Gators knock off LSU, win first baseball national title – Orlando Sentinel (blog)
A controversial call, a throw home, a sliding catch, an unexpected star and a championship.
It was quite a Tuesday night for the Florida Gators, who earned their first baseball national title with a 6-1 win against Louisiana State. The Gators (52-19) swept the College World Series final and become the fifth Division I school to hoist the ultimate trophy in baseball, football and men’s basketball.
“I’m just so happy for our players,” UF coach Kevin O’Sullivan told ESPN. “It’s all about them. They’re the ones who put in all the hard work.”
Tyler Dyson’s second start of the season was sterling, giving up one run in six innings. The freshman allowed one run in 14 1/3 innings in the NCAA Tournament, but most of the action took place after he left Tuesday’s game.
“He was overpowering us,” LSU coach Paul Mainieri said. “Seems like every pitcher Florida has throws mid-90s with a good breaking ball.”
Zach Watson’s dribbler turned into a lead-off infield single for LSU in the seventh, and he was the last hitter Dyson would face. Watson stole second, then scored on Josh Smith’s double, cutting Florida’s lead to 2-1. Jake Slaughter singled, and moments later was part of one of the more controversial plays in CWS history.
Michael Papierski grounded into a double play, allowing Smith to score from third with what would have been the tying run. Instead, Slaughter’s high slide — his foot struck shortstop Dalton Guthrie’s knee — was ruled interference by second base umpire Steve Mattingly, nullifying the run.
Mainieri argued with Mattingly, numerous LSU fans sitting in the outfield of TD Ameritrade Park tossed cups and other debris on the field. They did so again after Papierski’s line drive was caught by a sliding Nick Horvath to end the inning.
Mainieri said Mattingly’s explanation was that Slaughter did not slide directly into the base, hence the interference.
“I didn’t think there was anything wrong,” Mainieri said. “I don’t know what the video showed; I haven’t looked at it…my base runner said he did slide into the base and the umpire said he didn’t, so somebody’s not telling the truth.”
Two singles — a bloop and a bunt — put runners on the corners with no outs in the eighth. After a strikeout, first baseman JJ Schwarz threw home on a ground ball to get Kramer Robertson for the second out. Robertson remained face down, agonizing about coming up inches short of tying the game. Again, Horvath caught a line drive to center to end the threat.
“Thank God he threw a dart,” catcher Mike Rivera said.
Schwarz said he never wavered in the decision to come home.
“Knowing Kramer, I knew he was going to be aggressive,” Schwarz said. “I made a good throw and Mike made an unbelievable tag.”
Again, Horvath caught a line drive to center to end the threat.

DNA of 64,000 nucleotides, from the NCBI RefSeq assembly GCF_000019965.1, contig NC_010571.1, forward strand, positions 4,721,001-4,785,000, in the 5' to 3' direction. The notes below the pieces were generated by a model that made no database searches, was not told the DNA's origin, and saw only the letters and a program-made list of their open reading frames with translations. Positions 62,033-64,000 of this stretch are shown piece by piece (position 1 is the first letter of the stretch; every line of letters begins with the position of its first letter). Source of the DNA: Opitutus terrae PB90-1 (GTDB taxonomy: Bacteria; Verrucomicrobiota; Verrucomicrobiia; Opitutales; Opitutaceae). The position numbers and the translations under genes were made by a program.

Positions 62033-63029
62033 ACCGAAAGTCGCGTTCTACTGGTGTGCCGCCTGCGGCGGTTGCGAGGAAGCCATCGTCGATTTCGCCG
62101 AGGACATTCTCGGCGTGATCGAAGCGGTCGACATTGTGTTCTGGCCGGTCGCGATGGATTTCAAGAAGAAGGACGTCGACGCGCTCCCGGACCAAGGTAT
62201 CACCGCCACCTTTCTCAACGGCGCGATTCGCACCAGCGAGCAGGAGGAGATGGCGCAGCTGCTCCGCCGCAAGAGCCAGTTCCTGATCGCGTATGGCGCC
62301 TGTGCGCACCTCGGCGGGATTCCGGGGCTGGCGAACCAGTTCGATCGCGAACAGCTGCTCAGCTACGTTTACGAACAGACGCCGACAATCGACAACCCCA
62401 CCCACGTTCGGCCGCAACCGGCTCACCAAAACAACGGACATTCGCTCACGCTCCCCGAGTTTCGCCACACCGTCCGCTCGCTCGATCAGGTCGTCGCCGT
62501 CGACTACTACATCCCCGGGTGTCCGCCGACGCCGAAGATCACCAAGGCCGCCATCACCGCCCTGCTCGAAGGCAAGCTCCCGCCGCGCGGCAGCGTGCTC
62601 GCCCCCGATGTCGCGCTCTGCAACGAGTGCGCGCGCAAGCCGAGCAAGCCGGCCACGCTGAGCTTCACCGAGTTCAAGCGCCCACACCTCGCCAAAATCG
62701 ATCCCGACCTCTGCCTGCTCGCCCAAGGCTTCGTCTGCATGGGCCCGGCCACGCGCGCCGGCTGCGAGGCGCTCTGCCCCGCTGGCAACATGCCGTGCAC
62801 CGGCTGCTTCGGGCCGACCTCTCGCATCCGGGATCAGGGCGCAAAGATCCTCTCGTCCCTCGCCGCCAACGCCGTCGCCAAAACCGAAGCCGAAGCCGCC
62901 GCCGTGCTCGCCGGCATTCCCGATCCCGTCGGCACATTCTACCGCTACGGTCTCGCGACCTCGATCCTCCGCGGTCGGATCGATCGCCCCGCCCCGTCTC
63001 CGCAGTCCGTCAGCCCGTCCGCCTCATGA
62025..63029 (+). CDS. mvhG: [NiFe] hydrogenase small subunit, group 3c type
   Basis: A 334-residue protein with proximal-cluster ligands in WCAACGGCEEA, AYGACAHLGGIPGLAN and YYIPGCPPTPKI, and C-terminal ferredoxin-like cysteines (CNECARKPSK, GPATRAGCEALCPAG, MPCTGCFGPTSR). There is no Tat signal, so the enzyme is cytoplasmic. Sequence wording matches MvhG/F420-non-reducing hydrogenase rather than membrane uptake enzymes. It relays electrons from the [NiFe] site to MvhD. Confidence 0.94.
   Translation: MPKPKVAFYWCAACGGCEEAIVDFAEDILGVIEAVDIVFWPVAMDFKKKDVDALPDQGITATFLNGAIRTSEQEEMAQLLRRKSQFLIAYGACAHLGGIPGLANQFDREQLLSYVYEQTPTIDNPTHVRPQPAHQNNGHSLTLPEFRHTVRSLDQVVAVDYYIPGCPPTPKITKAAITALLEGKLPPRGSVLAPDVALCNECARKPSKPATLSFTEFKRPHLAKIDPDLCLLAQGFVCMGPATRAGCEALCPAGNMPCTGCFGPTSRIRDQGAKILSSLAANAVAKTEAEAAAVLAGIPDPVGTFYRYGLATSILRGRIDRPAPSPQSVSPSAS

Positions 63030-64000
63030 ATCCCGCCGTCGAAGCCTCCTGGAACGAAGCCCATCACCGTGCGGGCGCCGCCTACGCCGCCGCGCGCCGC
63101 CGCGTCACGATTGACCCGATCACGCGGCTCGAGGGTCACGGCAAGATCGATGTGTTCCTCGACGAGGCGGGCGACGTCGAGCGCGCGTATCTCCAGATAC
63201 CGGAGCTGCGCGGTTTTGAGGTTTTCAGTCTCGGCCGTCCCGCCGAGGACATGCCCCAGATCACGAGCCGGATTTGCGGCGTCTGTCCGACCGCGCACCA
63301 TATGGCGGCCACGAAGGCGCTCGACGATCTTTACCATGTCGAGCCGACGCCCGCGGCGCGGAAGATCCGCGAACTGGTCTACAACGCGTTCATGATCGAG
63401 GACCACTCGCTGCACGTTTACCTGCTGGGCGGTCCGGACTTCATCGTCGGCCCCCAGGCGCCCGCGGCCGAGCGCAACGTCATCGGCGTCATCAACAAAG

Florida’s offense, which hit .204 in their first five CWS games, broke open the game with a four-run bottom of the eighth. Horvath’s hit-by-pitch forced in the first run, then Oviedo High alum Deacon Liput plated two with a line drive to center. Schwarz added a sacrifice fly for his second RBI of the game.
The Gators led 2-0 after three, but the lead could have been much bigger. Florida didn’t score in a bases-loaded, one-out situation in the third, and left seven runners on base in the first three innings. Those wasted opportunities were of no matter when at 11:24 p.m. Eastern time, Liput threw to Schwarz for the final out of the season.
“Once I saw JJ catch the ball, I freaked out and started crying,” Rivera said.
Fireworks exploded while blue-and-orange streamers flew into the screen behind home plate, twisting and tangling like an impressionistic painting.
“They earned it,” Mainieri said. “Kevin [O’Sullivan] does a phenomenal job, he recruits great athletes. He finally got his championship, and I’m happy for him.”
The Gators dog pile was raucous as one would expect. Rivera was at the bottom.
“I thought I blew my knee out for a second; someone smoked me from behind,” Rivera said.
Schwarz was initially pushed out but quickly got back in.
“I wasn’t about to be on the outside of that dog pile, so right when I got out I went right back in,” Schwarz said. “People were flying everywhere, heads were colliding. That was so much fun. I’m going to remember that for the rest of my life.”
O’Sullivan joined them, fighting back tears.
“No one believed in in us,” he said. “ … I don’t think anybody thought we’d get to this point. We had our struggles offensively. … I told them at the beginning of this season we had what it took to pull this thing off.”
Florida ace pitcher Alex Faedo, who was named the CWS Most Outstanding Player, joined the Gators celebrating a season that relied on elite pitching and a surprising surge of timely hits at the CWS to bring home the elusive title.
“It’s just an unreal feeling right now,” he said before adding the Gators never doubted they could hoist the title trophy.
Florida to host victory party
UF announced it would host a public celebration of the baseball team today from 4:30-6 p.m. at McKethan Stadium. Admission and parking for the event is free.
The gates at McKethan Stadium will open at 4 p.m. and the team is set to arrive at about 4:30 p.m. Fans can enter the park through the main gate or the right field entrance by the Lemerand Center. In addition, parking will be available in the main O’Connell Center lot.
There will be video highlights and interviews with O’Sullivan and several players about their experience at the College World Series.